Sometimes, when you’re feeling disconnected, the best way to come back is a shock to the system. A popular and safe way to do this is to use ice cubes. The cold will help ground you in reality, and distract you from the urge to self-harm
Grabbing the nearest pillow and smashing it onto your mattress until you get tired and you get your energy out, can also be a good alternative to self-harm.
Rubber bands around the wrist may not be a fashion statement you want to make, but it helps when you need to not self-harm. A hard snap to the skin may leave a mark, but it will fade, unlike a lot of self-harm techniques.
There are lots of ways to meditate! Sometimes it’s as simple as daydreaming or focusing on the sound and feel of breathing. The important thing to remember is that you need to get comfortable to do it properly, because it’s hard to focus on mindfulness when your body is complaining. Some people even download apps to help them practice guided meditation, where someone talks you through the process of freeing your thoughts.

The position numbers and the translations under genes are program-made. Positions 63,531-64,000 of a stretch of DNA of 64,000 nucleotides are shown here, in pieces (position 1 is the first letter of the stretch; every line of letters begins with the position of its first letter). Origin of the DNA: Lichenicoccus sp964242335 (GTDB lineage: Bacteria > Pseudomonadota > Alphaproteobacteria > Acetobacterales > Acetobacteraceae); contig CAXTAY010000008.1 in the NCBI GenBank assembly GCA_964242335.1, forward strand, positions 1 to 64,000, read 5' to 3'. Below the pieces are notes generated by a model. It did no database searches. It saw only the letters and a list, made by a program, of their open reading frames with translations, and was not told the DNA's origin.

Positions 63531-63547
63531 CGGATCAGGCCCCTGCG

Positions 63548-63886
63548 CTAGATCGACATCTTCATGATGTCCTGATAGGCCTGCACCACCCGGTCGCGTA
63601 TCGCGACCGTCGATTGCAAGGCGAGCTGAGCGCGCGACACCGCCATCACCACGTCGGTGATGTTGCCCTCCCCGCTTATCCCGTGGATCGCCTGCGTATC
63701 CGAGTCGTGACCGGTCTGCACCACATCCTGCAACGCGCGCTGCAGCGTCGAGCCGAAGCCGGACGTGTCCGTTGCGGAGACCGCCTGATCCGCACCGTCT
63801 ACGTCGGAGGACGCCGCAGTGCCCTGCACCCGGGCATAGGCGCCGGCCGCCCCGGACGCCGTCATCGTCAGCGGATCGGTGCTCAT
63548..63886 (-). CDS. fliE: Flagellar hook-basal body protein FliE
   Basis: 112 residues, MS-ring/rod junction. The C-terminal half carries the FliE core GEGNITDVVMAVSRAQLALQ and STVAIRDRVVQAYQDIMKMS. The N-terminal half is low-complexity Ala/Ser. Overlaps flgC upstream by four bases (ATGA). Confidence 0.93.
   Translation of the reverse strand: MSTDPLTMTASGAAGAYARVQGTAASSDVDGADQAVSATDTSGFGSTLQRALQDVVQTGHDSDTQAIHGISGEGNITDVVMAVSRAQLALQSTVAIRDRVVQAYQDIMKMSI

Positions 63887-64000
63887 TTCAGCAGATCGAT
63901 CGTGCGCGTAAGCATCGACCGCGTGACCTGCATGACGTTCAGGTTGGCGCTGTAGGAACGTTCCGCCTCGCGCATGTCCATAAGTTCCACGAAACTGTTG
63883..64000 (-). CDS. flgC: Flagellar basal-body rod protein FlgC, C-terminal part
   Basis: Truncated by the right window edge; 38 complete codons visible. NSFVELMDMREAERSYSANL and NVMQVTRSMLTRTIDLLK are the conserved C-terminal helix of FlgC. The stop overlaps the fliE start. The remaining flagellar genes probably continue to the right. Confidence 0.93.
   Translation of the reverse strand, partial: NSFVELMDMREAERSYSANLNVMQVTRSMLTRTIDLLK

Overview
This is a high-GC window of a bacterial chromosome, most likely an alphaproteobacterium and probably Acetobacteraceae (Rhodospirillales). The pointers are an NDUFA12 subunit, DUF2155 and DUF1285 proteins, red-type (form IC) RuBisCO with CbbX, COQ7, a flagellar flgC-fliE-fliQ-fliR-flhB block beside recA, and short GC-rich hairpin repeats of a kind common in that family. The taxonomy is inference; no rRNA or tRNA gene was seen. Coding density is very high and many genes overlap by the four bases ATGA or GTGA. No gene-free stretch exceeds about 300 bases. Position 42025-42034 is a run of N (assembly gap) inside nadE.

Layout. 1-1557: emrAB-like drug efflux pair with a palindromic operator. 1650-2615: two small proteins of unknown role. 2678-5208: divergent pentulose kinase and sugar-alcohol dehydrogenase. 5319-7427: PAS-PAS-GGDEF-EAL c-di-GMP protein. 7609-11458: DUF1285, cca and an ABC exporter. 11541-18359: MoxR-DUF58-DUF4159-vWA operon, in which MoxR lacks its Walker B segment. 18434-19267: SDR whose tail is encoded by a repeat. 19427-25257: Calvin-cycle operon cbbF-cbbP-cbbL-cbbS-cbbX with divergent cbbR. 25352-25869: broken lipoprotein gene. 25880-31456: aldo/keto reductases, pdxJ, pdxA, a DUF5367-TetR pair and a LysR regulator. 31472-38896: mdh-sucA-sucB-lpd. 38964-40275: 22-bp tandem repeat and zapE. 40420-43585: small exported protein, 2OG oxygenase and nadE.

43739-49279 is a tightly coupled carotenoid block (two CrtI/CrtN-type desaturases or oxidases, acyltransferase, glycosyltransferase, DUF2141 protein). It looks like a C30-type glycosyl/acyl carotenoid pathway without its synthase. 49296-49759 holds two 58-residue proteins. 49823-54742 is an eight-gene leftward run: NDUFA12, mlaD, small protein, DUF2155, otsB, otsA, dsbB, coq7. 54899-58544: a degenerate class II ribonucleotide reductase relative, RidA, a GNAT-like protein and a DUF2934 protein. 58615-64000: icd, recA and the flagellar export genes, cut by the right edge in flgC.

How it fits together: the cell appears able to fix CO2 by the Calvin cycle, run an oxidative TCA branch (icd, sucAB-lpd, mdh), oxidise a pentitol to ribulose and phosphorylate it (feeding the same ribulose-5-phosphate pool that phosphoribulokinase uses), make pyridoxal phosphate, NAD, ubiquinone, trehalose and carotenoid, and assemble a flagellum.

Drawing on yourself instead of self-harm may seem silly, but it can be surprisingly helpful. Whether you’re using the pen/marker to imitate the self-harm, to write positive messages, or to simply draw pictures, the stimulus to your skin and the familiar motions may help prevent the urge to self-harm.